Today, RPA has application in banking, mortgage application process, sales, generic big-data applications such as optical character recognition (OCR) and data extraction, and—increasingly—audits (Michael Cohen, Andrea Rozario, and Chanyuan Zhang, “Exploring the Use of Robotic Process Automation (RPA) in Substantive Audit Procedures,” The CPA Journal, July 2019). A 2017 PricewaterhouseCoopers article estimated that 45% of worldwide workforce task can be automated (https://pwc.to/3itWwnG), and in November 2019, Deloitte disclosed that it utilizes RPA extensively in its financial audit process (“Deloitte leverages RPA for audit,” Accounting Today, Nov. 27, 2019, https://bit.ly/3BnKWTD). The rapid adoption response from 2017 to 2019 indicates not only a near-perfect match between the technology and the need; it also indicates that the return-on-investment argument has been substantially demonstrated.
The application of RPA to an audit is—like many smart software applications—a layered framework that begins with data gathering (a simple, repetitive task), and culminates with visualized deliverables (a changing, intelligent task):
- Data gathering underlies the RPA process. This is done by various techniques, such as OCR, extracting data from human-readable reports, importing data from data sources, or connecting to an existing database using open database connectivity (ODBC) methods. Although all these functions require human set-up and initial analysis, once the data gathering is set up, the learning of the robot software is generic, specific, and—most telling—it is repetitive.
- Rule-based activity is the matching, vouching, and tracing that can occur once data has been gathered. For example, once a set of invoices and delivery reports are obtained, either by OCR or some form of extraction from ledgers, rule-based software can create a matching set between the two, eliminating the need for a human to do so. The software can also be programmed to attempt to match multiple deliveries to a single invoice (or vice versa), by either obtaining details such as delivery dates from the underlying paper documents, or by assuming a certain date proximity. Of course, for entities that utilize extensible markup language (XML) or its business derivative format extensible business reporting language (XBRL), OCR is less relevant, and direct data extraction will result in fewer errors in the underlying process and the rule-based application that follows.
- Implicit rule analysis is more abstract and less specific than the preceding explicit rule-based phase (a.k.a. “implicit deep learning,” a discussion of the underlying science is outside the scope of this article). This mode of activity is sometimes more applicable to large sets of data elements of various velocity (over time), and volume (size of data elements), but it can be applied to structured data sets, such as a sales journal or banking activity ledger. In applying an implicit rule analysis, the software attempts to find patterns in the data. Large-enough data sets make for a more discernable pattern. For example, a banking data set may create an “implicit rule” that “every Wednesday there is a large deposit followed by a series of small withdrawals of sequentially close check numbers.” This of course is a predictable rule that describes a funding, and then cashing of payroll checks. Another less straightforward, and possibly more telling, example is an implicit rule for inventory that can be described as “Truck X always gets filled up with raw materials and returns empty.” Although on its face this may not be telling, fraud examiners will take note that an asset misappropriation scheme may be going on. Of course, there could be an innocent explanation as well: if the hypothetical “Truck X” can be associated with a specific customer, the profitability and utilization of raw materials from that customer could be a possibility for possible revenue, or increased profitability.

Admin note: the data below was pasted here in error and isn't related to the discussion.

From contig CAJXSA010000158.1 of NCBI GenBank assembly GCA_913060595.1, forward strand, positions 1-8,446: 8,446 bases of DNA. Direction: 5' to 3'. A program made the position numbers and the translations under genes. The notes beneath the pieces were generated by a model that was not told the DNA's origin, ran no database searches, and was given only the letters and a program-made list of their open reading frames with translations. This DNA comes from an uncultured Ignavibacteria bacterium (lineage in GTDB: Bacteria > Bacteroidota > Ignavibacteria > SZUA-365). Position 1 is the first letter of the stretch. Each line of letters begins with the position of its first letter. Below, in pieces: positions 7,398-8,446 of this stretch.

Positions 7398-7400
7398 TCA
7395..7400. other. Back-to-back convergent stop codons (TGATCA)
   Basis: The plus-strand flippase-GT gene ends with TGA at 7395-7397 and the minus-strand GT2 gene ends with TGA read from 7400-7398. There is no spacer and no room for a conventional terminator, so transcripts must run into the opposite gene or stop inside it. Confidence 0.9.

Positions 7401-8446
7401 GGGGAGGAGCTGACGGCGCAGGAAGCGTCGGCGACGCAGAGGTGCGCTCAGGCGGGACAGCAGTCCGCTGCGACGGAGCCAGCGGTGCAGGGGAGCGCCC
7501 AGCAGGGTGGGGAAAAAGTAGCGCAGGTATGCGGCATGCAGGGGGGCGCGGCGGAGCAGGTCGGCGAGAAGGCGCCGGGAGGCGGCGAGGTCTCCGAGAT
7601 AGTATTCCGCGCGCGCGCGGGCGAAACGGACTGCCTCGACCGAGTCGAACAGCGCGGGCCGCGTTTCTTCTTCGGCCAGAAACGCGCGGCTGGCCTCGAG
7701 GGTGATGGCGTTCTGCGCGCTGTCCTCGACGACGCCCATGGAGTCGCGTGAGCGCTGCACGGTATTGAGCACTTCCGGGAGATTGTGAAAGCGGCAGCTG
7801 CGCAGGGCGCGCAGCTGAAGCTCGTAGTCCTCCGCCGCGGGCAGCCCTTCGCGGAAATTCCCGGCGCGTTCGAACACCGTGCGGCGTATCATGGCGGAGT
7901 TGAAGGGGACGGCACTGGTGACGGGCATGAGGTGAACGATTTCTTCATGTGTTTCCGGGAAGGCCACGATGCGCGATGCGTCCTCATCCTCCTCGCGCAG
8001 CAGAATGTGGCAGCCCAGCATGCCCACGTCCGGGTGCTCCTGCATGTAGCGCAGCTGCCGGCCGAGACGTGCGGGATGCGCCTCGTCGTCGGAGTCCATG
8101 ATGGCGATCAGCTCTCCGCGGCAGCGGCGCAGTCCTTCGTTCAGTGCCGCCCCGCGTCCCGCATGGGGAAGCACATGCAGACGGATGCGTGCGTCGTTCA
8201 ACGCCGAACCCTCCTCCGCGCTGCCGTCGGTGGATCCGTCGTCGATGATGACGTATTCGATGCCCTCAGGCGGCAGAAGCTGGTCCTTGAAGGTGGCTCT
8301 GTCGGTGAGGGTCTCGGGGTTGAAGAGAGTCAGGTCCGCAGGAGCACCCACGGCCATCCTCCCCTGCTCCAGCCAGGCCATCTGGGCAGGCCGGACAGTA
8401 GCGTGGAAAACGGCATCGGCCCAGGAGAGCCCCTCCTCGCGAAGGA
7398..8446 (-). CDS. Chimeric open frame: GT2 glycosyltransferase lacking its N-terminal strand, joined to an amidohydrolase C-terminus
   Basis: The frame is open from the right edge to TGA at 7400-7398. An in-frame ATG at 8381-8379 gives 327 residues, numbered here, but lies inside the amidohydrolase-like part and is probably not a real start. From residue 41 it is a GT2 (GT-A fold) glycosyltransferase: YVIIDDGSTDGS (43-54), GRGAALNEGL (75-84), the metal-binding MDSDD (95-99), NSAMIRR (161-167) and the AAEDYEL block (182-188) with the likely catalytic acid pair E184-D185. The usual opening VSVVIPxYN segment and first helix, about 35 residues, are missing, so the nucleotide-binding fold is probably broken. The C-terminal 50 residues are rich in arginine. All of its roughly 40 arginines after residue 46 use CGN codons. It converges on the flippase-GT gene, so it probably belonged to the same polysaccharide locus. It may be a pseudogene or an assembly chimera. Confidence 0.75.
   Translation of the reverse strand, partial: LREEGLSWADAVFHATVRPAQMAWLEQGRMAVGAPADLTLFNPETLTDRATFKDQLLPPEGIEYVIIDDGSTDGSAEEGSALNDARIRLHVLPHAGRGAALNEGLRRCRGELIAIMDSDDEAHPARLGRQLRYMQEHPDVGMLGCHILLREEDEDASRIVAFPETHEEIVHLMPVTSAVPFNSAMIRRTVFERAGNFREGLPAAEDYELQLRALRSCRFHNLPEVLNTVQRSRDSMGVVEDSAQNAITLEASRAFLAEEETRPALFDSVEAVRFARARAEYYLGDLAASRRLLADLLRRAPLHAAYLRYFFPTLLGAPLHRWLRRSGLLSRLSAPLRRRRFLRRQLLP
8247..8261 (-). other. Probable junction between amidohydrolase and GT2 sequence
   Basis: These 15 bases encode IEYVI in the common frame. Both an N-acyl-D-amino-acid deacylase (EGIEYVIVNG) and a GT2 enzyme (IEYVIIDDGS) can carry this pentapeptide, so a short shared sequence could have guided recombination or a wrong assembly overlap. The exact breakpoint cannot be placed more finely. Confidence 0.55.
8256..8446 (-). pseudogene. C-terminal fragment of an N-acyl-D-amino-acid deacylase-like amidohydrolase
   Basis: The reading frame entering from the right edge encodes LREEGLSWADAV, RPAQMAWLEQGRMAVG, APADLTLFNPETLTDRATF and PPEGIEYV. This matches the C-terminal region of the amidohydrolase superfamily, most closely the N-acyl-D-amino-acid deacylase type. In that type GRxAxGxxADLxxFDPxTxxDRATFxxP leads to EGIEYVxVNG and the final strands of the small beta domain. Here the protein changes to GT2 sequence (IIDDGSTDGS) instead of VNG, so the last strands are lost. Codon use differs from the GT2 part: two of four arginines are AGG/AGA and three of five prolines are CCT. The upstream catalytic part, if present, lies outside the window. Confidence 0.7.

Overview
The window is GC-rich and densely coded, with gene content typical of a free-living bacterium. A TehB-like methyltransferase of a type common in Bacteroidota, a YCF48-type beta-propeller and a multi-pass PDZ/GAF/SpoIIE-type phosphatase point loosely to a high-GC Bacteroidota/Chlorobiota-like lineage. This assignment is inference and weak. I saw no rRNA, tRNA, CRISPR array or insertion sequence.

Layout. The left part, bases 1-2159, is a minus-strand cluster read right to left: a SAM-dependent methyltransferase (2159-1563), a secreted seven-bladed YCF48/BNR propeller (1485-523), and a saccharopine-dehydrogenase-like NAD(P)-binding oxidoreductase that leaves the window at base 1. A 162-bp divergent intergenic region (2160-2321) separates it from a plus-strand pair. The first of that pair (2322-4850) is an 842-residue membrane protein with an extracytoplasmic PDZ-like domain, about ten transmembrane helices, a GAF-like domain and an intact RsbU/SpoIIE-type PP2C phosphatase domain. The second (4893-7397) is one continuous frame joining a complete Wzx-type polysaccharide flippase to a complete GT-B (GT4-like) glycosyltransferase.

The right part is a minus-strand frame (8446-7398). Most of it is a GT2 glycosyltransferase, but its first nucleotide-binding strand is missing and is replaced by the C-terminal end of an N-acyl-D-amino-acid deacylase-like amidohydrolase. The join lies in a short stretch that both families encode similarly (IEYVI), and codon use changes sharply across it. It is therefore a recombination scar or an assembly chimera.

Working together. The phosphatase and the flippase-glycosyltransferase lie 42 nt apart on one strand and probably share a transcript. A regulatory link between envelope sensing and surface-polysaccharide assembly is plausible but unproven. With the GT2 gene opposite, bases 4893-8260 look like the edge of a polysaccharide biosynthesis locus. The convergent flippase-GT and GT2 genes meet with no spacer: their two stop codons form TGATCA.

- Sample selection for human/auditor action is one of the top-level actionable phases that RPA can deliver: either by creating an explicit rule, or having exceptions to the vouching, tracing, or matching, a set of risk-ranked exceptions can be delivered for human interaction. Vouching, tracing, and matching are simple repetitive RPA tasks, which either result in a perfect result, or imperfect results with exceptions. These exceptions can be acted upon by a human in a manual business process or as otherwise applicable—for example, by an auditor. This phase is suitable for audits by creating implicit rules that can also be an audit procedure because it can ascertain what the expected behavior of the data set is, and then seek exceptions to it. Depending on their nature, exceptions can either represent a breakdown in internal controls or a basis for the substantive testing of specific transactions. For example, take the implicit rule that “adjusting journal entries’ time stamp to 20 days after the period they purport to adjust”; this exception would make sense. The month-end closing generally happens somewhere around three weeks after the end of the month. However, if adjusting journal entries appear significantly later than 20 days, then the auditor may be skeptical about these exceptions to the implicit rule, and select these exceptions for additional analysis by the audit team.